The United States Military Academy (USMA) Modern War Institute, a US military think-tank in its latest research has presented a case study focusing on the need for adopting a Kashmir peace deal.
The 21 page long report compiled by Yelena Biberman, the author of Gambling with Violence: State Outsourcing of War in Pakistan and India laid emphasis on why the newly formed Biden Government needs to make Kashmir peace talks one of its foreign policy goals in next 4 years.
“Any time is a good time to treat a festering wound,” a Kashmiri activist and doctor memorably responded to my question about when to tackle the Kashmir crisis.” Biberman wrote in the report.
“Kashmir is a ‘festering wound’ from the standpoint of democratic freedoms and human rights,” the report further read.
Stressing on how to approach India for Kashmir peace talks, the report has suggested that US needs not to play the role of an official mediator, as such requests made by the former President Donald Trump were categorically rejected by India citing Kashmir as a bilateral issue between India and Pakistan.
The report however suggested that US officials can play a constructive role in convincing their Indian counterparts to consider Kashmir peace talks as a viable strategy.
“India’s reputation has suffered in the past year. New Delhi’s cancellation of Kashmir’s special status in August 2019 and subsequent crackdown on an already highly militarized region sent shockwaves around the world. Despite being cut off from each other and the world, Kashmiris suddenly gained global attention and sympathy. As a Democratic contender, Biden asked the Indian government to ‘take all necessary steps to restore rights for all the people of Kashmir.’ President Trump offered to mediate the crisis. The New York Times Editorial Board implored the United Nations Security Council to ‘make clear that it opposes Mr. Modi’s brutal tightening of India’s control on Kashmir’,” it further read.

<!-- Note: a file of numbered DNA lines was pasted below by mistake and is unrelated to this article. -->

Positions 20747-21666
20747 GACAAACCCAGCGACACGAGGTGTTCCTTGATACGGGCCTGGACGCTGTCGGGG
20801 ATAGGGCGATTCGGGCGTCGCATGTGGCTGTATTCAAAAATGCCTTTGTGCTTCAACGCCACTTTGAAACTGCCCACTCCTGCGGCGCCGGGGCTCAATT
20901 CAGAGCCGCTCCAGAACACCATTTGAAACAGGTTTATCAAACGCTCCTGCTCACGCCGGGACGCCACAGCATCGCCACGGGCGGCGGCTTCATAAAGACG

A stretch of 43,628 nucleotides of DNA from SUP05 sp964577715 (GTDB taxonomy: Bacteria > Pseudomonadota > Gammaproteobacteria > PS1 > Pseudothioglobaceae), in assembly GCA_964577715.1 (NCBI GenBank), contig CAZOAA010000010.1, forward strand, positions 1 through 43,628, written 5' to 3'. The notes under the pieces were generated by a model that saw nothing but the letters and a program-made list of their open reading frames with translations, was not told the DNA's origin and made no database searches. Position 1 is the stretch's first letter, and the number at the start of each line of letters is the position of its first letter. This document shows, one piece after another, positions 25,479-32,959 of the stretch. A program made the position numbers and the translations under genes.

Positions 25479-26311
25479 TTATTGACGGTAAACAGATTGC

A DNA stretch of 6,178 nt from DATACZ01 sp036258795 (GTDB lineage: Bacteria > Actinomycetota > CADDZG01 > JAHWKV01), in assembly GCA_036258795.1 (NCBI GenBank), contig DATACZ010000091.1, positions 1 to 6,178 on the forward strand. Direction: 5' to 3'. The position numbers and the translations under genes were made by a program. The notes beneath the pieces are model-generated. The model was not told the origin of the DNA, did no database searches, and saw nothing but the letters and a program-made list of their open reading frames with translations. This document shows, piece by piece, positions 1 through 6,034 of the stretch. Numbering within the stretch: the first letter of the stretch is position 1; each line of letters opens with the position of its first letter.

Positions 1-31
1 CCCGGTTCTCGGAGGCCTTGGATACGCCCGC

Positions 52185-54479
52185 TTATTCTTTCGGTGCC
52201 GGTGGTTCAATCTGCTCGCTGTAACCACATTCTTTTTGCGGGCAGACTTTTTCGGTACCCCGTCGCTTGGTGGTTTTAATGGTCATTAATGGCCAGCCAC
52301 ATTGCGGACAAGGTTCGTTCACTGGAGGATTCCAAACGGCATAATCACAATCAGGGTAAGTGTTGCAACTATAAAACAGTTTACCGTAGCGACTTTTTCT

With a new US administration in the White House and China’s recent moves, now is the time for the United States to showcase its principles, priorities, and power in the Indo-Pacific,” Biberman said in her report.
Biberman also suggested that stabilizing Afghanistan but not resolving the Kashmir crisis could once again trigger Afghan and international militant relocation to Kashmir, worsening the conflict there and potentially spilling over into other parts of the region, including back to Afghanistan.
Ahead of the peacetalks, the report also suggested New Delhi to adopt some confidence building measures that included restoring 4G internet services across the state, securing land and jobs for the locals, youth outreach initiatives, releasing those still detained under charges of stone pelting, and developing a surrender policy towards the militants.
“New Delhi would make progress with the political parties by softening its tone toward the mainstream Kashmiri politicians, releasing all political prisoners, disavowing patronage politics, and committing to a draft on future policy on Kashmir, which has been absent for the last several years,” the report read.
“A Kashmir peace deal is an opportunity for the United States to make clear its position on democracy and human rights. It would send a message to India and the rest of the world confronting the rise of authoritarianism about the distinctiveness and value of America’s global leadership,” Biberman wrote.